People often say that the Camino Frances is an allegory for life.  SJPDP to Burgos is where physically the Camino will try to break you, pushing you to your physical limits, before your body starts to strengthen and harden; Burgos to the Cruz de Ferro, through the Meseta, is the mental challenge – at the Iron Cross you rest your stone where you have placed your worries and negativity; from here on is your rebirth – physical, mental and spiritual – leading to Santiago.

I had heard about this allegory before but no one had put such specific points to it.  I guess they are right.  It was different for me I suppose, having come from slightly further but even so, it rings true enough to me. 2016-08-31 12.36.33.jpg

The hostel I wanted to stay in was fully booked but they did have private rooms for only €20.  I wasn’t going to question that!  Not only would it mean that I wouldn’t get bedbuggered, but that I would have a private bathroom to potter about it and try to civilise myself.  I won’t lie, although not normally in the least bit inclined to wander about stark naked, the fact that I could because I had a private room meant that I did.  I had to.  It would have been a crime not to take advantage of this.  Ah, the luxury!

The lovely gang I’d met in Ponte Campana turned out to the staying the same place as well and I had a fun evening with them.

Day 4: O Pedrouzo to Santiago de Compostella

I just wanted to arrive.  I was so damn excited I could barely think straight.  Everything kept making me almost cry though.

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So excited!!!!!

I left at 6am with the Ponte Campana gang. It was pitch black.  I was jolly glad for their company – those eucalyptus forests would have been rather scary on my own.  They were scary enough in company.  2016-09-01 07.39.59.jpg

We stopped for breakfast and then for second breakfast.  When they stopped for third breakfast (respect) I left them to it.  I was too impatient.  I wanted to arrive already!2016-09-01 08.33.26.jpg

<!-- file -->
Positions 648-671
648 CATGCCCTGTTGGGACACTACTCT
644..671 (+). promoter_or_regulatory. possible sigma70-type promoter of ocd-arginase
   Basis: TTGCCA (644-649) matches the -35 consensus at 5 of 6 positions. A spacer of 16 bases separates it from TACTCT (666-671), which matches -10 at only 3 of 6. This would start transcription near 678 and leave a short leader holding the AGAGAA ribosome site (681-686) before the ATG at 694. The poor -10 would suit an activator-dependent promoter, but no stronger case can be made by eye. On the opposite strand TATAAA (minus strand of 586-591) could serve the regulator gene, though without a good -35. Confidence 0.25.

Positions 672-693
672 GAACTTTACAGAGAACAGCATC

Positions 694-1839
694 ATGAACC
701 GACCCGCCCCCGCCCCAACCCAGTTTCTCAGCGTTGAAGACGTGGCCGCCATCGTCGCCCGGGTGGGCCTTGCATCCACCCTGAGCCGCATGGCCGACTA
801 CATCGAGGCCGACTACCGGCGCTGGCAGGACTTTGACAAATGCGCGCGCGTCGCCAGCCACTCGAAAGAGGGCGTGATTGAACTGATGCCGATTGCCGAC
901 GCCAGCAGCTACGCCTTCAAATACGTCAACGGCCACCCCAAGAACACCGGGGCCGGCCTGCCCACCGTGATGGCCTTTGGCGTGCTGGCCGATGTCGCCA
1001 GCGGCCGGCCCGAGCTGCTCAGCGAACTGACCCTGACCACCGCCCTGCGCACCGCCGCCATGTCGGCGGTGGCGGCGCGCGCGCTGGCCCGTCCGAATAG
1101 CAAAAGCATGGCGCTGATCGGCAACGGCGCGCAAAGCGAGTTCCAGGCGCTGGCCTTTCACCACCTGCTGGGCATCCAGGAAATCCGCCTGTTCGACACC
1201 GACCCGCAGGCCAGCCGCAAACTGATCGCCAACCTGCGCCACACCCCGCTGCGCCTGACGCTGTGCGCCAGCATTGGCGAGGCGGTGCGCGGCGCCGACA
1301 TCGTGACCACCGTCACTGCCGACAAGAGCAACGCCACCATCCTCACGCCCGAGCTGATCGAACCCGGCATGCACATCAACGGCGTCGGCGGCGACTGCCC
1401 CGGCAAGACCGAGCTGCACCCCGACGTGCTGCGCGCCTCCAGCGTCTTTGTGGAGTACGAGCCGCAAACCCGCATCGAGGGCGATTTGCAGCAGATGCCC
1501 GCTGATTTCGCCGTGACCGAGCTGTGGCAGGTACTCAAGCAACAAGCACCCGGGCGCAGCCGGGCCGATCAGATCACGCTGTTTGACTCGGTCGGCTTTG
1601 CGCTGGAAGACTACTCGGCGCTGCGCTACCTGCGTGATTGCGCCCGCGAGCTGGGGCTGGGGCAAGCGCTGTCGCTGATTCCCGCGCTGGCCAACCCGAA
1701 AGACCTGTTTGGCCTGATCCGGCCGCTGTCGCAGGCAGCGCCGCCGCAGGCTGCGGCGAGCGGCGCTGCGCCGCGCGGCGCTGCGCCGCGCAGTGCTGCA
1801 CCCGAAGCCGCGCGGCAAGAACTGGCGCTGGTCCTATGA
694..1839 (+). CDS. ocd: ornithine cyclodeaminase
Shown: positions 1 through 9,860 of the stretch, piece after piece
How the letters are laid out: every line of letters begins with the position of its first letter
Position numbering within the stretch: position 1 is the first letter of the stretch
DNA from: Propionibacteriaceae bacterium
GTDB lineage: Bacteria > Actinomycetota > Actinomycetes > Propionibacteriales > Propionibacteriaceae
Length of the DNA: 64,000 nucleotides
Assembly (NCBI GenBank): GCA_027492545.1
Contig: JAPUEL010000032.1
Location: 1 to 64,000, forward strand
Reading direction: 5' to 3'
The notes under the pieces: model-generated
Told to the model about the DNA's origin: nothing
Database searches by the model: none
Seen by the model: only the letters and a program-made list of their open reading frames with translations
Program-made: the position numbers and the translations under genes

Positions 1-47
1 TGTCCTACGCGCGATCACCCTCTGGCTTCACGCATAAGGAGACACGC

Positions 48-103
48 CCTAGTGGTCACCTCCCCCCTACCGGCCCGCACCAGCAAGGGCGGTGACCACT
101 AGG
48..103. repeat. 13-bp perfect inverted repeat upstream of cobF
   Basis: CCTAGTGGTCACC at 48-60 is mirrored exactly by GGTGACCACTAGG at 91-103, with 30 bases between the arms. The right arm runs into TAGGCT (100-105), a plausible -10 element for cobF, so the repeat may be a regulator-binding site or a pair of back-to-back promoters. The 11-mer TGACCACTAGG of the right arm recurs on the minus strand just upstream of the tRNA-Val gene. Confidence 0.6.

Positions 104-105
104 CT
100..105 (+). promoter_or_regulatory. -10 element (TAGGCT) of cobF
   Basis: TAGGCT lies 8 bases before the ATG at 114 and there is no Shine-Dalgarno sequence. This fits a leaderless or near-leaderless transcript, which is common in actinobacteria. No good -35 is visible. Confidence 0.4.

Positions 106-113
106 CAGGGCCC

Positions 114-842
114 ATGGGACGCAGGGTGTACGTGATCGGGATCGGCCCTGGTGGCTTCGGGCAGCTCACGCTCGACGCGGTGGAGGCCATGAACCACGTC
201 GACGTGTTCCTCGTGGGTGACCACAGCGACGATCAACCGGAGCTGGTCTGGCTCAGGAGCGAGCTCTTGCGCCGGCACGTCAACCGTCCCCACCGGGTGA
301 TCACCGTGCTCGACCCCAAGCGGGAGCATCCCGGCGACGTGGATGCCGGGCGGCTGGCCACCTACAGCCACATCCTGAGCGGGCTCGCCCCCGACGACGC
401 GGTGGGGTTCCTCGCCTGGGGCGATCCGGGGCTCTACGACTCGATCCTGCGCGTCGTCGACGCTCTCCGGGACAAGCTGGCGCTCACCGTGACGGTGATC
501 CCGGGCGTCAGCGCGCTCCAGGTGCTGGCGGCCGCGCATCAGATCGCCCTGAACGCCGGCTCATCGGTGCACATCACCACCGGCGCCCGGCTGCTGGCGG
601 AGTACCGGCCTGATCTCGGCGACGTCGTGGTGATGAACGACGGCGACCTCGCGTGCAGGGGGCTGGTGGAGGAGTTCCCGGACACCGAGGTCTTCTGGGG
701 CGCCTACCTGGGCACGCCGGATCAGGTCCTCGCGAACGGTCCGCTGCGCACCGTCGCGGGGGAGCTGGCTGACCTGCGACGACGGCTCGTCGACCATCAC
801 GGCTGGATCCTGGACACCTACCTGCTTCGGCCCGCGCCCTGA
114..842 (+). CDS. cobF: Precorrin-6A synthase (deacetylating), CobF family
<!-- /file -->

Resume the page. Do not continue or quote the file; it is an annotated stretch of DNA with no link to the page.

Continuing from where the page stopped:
Of course, as soon as I entered the historic centre, I got lost.  330m from the cathedral and I lost the Camino and all sense of direction and was well and truly lost.  I mean, honestly.  I suppose, at least, I have been consistent in my inconsistency at following the Camino.  I ended up having to call my family who were waiting for me in the square and having Grace explain to me how to find the main square.  I entered in from an entirely different direction to anyone else.  But who cares?  I did it.  I did it my way! (theme tune for my walk!)

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First sighting of the cathedral

3,000km in 20 weeks through rain, snow, hail, grey, blue, hot, cold, wet, dry, miserable, glorious, incredible, surreal and painfully real.  I’ve bloody done it.

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The welcome committee!!!

I had no idea what I was doing when I started.  It’s just walking after all!  I walk everyday!  It can’t be that difficult – hah.  I didn’t even really comprehend what I was starting!  If I had done, I’m not sure I would have been brave enough to do it.  But I’m so glad I did.  So many people told me I was batty.  I was batty.  2016-09-01 10.48.58.jpg

Apparently you’re meant to discover deep and meaningful things about yourself.  I’m not so sure I’ve done that.  I’m a fairly simple person, there’s not much to know about me that isn’t immediately obvious.  I’ve always thought that I know myself quite well: I’m stubborn, I love a good project that I can stick my teeth into and I can almost always find the positive in a situation and when I can’t, I can survive it until life moves on, which really brings us back full circle to stubborn.  This walk has confirmed that more than anything else.

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My distancia – proof for when I’m old and grey

There was never any question that I wouldn’t finish this walk, at least not for me.  It was more of a question of whether I was going to endure it or enjoy it.  And by gorrah, I’ve enjoyed it – it’s amazing how a thousand kilometres or so can rose-tint all that rain!

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Time to celebrate!

I am so glad that I did it.  So often I am asked why:  It’s always been my dream since I was a little girl. I guess, I’ve just walked my dream.  I could, so I did.  Why don’t you?2016-09-04 12.14.36.jpg

 

Week 20: Portomarin to Santiago de Compostella

Week 19: Ponferrada to Portomarin

It’s amazing what sunshine can do for the soul. I woke up this morning feeling pretty sorry for myself. The mosquitoes in Galicia seem to bloody love me. My eye is swollen almost shut again. This time due to a bite on my cheek. But a coffee in the sunshine had cheered me up in no time. It had better be an Indian summer in England or I’ll have an even harder time acclimatising back to normal life! Easy, sleep, walk, repeat. Life is good. Life is simple.

Less than 100km to go!!!!!

My body seems to be completely over-reacting to the bites – they swell and blister something rotten. I’ve got a theory though…